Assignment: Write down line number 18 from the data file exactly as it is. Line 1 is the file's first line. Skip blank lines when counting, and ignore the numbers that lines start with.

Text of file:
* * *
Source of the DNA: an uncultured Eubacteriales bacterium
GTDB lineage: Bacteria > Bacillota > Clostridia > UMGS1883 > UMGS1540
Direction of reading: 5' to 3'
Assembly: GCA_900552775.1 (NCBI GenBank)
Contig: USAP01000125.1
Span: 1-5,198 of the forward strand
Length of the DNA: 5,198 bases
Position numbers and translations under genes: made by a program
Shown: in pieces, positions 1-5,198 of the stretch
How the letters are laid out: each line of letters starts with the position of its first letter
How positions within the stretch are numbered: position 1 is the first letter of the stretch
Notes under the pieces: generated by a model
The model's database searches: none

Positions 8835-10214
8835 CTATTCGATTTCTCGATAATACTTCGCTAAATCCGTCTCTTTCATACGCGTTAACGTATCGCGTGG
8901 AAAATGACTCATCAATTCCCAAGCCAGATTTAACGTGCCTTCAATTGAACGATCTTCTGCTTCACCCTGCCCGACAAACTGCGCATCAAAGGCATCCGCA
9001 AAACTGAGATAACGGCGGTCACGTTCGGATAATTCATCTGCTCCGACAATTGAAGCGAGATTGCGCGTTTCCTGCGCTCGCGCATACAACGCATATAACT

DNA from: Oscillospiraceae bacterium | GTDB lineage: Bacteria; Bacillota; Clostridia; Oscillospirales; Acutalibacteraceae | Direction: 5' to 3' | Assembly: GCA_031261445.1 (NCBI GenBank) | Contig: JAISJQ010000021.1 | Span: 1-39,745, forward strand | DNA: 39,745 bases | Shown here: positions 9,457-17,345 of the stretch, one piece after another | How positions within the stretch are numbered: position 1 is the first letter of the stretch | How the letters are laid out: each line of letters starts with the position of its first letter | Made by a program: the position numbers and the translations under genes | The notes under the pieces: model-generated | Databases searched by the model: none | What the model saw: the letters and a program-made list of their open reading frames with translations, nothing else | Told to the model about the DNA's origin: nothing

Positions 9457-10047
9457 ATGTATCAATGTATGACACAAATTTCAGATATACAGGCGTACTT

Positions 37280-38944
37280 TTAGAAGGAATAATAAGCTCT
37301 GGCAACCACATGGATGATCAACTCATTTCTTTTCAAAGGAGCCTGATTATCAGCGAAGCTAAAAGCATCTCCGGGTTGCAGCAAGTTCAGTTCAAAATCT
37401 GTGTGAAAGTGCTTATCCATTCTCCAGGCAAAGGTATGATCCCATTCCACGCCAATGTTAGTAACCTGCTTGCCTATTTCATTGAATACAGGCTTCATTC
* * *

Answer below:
DNA from: Oscillospiraceae bacterium | GTDB lineage: Bacteria; Bacillota; Clostridia; Oscillospirales; Acutalibacteraceae | Direction: 5' to 3' | Assembly: GCA_031261445.1 (NCBI GenBank) | Contig: JAISJQ010000021.1 | Span: 1-39,745, forward strand | DNA: 39,745 bases | Shown here: positions 9,457-17,345 of the stretch, one piece after another | How positions within the stretch are numbered: position 1 is the first letter of the stretch | How the letters are laid out: each line of letters starts with the position of its first letter | Made by a program: the position numbers and the translations under genes | The notes under the pieces: model-generated | Databases searched by the model: none | What the model saw: the letters and a program-made list of their open reading frames with translations, nothing else | Told to the model about the DNA's origin: nothing